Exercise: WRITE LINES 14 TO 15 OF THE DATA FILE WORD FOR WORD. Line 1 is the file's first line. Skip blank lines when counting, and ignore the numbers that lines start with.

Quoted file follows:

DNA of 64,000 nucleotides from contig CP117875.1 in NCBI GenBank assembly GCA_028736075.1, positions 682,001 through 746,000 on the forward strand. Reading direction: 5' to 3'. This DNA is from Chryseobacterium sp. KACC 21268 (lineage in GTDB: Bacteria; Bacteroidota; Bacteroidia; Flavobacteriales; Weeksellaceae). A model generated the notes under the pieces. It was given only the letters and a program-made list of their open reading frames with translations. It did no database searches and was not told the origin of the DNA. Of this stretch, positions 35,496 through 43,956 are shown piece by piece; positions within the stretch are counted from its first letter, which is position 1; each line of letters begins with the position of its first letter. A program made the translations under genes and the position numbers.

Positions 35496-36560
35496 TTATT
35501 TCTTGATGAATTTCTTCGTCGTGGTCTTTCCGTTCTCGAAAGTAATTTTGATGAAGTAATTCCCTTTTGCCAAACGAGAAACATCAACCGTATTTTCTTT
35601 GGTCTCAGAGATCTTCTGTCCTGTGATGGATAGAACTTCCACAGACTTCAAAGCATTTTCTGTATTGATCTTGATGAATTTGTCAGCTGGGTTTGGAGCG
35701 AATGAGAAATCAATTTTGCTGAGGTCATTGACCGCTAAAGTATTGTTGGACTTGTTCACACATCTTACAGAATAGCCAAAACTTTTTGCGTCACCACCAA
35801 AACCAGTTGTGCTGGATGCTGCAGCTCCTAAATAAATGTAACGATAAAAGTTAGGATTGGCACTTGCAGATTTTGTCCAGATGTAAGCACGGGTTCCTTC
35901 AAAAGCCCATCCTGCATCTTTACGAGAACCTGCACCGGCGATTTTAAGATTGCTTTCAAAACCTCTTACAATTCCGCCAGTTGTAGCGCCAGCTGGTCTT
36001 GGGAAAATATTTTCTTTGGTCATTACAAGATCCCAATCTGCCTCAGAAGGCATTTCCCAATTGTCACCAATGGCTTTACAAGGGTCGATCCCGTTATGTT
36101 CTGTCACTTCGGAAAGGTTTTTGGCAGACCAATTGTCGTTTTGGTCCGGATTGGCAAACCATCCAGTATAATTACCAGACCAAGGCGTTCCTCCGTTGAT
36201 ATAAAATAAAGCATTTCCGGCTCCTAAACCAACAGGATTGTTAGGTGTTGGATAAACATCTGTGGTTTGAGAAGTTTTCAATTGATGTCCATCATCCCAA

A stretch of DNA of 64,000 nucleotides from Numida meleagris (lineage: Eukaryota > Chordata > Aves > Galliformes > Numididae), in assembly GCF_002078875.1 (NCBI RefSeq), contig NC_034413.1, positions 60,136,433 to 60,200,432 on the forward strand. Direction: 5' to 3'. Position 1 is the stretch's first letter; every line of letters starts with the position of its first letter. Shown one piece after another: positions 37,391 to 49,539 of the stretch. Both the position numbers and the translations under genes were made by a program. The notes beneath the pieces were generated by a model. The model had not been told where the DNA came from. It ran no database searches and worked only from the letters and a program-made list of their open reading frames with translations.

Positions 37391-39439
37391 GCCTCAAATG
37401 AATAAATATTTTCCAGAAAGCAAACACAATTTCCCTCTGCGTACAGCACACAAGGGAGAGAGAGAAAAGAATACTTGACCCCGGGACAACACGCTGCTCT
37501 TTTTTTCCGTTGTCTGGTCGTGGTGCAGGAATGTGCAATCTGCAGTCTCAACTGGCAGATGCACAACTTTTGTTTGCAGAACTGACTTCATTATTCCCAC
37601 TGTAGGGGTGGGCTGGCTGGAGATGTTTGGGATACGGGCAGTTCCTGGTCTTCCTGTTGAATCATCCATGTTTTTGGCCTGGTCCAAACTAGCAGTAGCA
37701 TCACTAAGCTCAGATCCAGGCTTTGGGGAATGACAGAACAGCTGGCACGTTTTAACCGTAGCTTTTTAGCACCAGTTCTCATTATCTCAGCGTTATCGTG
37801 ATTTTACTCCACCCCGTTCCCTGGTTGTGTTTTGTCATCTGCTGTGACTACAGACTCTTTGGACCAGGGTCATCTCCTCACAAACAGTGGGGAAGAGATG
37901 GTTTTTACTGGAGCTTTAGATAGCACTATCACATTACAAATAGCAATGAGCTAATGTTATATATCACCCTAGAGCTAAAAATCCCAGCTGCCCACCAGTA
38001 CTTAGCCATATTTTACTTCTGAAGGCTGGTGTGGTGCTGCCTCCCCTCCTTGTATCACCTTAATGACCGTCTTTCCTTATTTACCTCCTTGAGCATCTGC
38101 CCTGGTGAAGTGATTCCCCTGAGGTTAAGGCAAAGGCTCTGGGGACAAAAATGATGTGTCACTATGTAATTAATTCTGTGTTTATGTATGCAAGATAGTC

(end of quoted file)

37391 GCCTCAAATG
37401 AATAAATATTTTCCAGAAAGCAAACACAATTTCCCTCTGCGTACAGCACACAAGGGAGAGAGAGAAAAGAATACTTGACCCCGGGACAACACGCTGCTCT